ETH perpetual trading pairs tell you which crypto/fiat assets you can use as margin to buy or sell the ETH perpetual contract. So, if it’s an ETH-USDT trading pair, you can deposit USDT tokens to open ETH long/short positions in the perpetuals market. On most platforms, ETH is paired with stablecoins like USDT, USDC, BUSD, or USD fiat for opening perpetual positions.
Different exchanges offer different trading pairs for ETH perpetuals. Below we’ve listed some well-known crypto exchanges and the ETH perpetual trading pairs supported by each:
Deciding which platform to use for ETH perpetual trades will depend on multiple factors, including your location, trading strategy, personal preferences and transaction fees.
Most exchanges don’t offer ETH perpetuals in the US and UK due to regulatory restrictions. The extent of leverage you prefer using in your trades would also determine your choice of trading platform.
The ETH perp funding rates may vary from exchange to exchange as well, thus providing profitable opportunities to arbitrageurs.
Bybit ETH Leverage And Margins
Bybit offers up to 100x leverage on perpetual trades. You’ll need to deposit an initial and maintenance margin of 1% and 0.5%, respectively, to open and maintain an ETH-USDT perpetual position of up to 900,000 USDT value.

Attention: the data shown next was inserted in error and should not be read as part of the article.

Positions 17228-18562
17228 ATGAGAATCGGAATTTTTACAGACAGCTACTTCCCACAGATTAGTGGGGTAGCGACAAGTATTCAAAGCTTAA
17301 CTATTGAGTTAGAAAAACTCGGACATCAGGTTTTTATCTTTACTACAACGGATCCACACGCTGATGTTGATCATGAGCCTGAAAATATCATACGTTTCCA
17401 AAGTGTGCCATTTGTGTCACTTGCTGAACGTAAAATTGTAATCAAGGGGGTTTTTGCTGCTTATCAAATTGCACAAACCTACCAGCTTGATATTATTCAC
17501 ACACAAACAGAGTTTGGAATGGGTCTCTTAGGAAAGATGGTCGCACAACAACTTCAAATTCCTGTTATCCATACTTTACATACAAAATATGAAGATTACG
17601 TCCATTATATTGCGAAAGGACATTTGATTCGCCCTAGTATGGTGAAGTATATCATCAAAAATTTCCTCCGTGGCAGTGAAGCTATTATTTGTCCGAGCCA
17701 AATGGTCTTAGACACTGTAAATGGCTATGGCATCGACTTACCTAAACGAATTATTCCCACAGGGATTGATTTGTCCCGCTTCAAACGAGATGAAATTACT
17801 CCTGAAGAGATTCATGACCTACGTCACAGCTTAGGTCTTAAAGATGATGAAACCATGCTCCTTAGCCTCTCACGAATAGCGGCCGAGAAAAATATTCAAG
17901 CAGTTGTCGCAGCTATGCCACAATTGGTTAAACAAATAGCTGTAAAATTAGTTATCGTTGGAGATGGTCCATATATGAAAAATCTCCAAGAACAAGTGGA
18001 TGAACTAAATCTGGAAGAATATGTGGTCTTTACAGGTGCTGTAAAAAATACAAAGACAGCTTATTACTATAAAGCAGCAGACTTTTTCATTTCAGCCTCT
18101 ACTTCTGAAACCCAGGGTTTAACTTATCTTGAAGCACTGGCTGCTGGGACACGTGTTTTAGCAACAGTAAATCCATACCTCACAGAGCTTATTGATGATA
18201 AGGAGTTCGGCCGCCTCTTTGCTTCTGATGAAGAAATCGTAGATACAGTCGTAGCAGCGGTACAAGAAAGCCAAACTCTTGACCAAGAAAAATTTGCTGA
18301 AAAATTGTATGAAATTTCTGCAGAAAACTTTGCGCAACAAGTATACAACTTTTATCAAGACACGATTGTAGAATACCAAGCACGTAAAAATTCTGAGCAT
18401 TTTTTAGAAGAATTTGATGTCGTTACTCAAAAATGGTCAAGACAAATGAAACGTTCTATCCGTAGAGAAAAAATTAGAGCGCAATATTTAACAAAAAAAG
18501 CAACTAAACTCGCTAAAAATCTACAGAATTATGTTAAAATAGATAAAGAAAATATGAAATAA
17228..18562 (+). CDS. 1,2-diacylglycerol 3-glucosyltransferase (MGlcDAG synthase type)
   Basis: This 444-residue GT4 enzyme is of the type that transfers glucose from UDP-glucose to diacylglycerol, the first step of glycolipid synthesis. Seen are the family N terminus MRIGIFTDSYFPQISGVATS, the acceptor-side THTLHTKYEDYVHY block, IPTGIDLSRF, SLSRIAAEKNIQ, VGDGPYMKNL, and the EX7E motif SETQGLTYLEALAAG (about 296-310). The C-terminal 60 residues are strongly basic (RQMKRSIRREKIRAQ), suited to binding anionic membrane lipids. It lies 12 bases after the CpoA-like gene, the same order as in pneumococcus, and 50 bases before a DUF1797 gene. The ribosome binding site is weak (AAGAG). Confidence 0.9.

For positions valued higher than that, the initial and maintenance margin percentages will increase in a tiered manner. Details on ETH-USDC and ETH-USD margins can be found on linked-to pages.
|Position Value In USDT||Max Leverage||Maintenance Margin Rate||Initial Margin Rate|
Leverage, Initial Margin and Maintenance Margin Table for ETH-USDT Perpetual. Source: Bybit
Like its peers, ByBit’s trading fee structure is also tier-based. Its trading fees for perpetual contracts range from 0% to 0.06%, depending on your user level. The funding fee is calculated and paid out every 8 hours, based on the following formulae:
Funding Fee = Position Value x Funding Rate
Position Value = Quantity of Contract / Mark Price
Funding Rate (F) = Premium Index (P) + Clamp (Interest Rate (I) – Premium Index (P), 0.05%, -0.05%)
dYdX ETH Leverage And Margins
dYdX is a decentralized crypto exchange (DEX) that allows you up to 20x leverage on perpetual trades. The initial and maintenance margin requirements begin at 5% and 3%, respectively, for ETH-USD perpetual trades. The initial margin requirement remains at 5% until the baseline position of 500 ETH. Thereafter, it increases linearly by 0.01 per 100 ETH.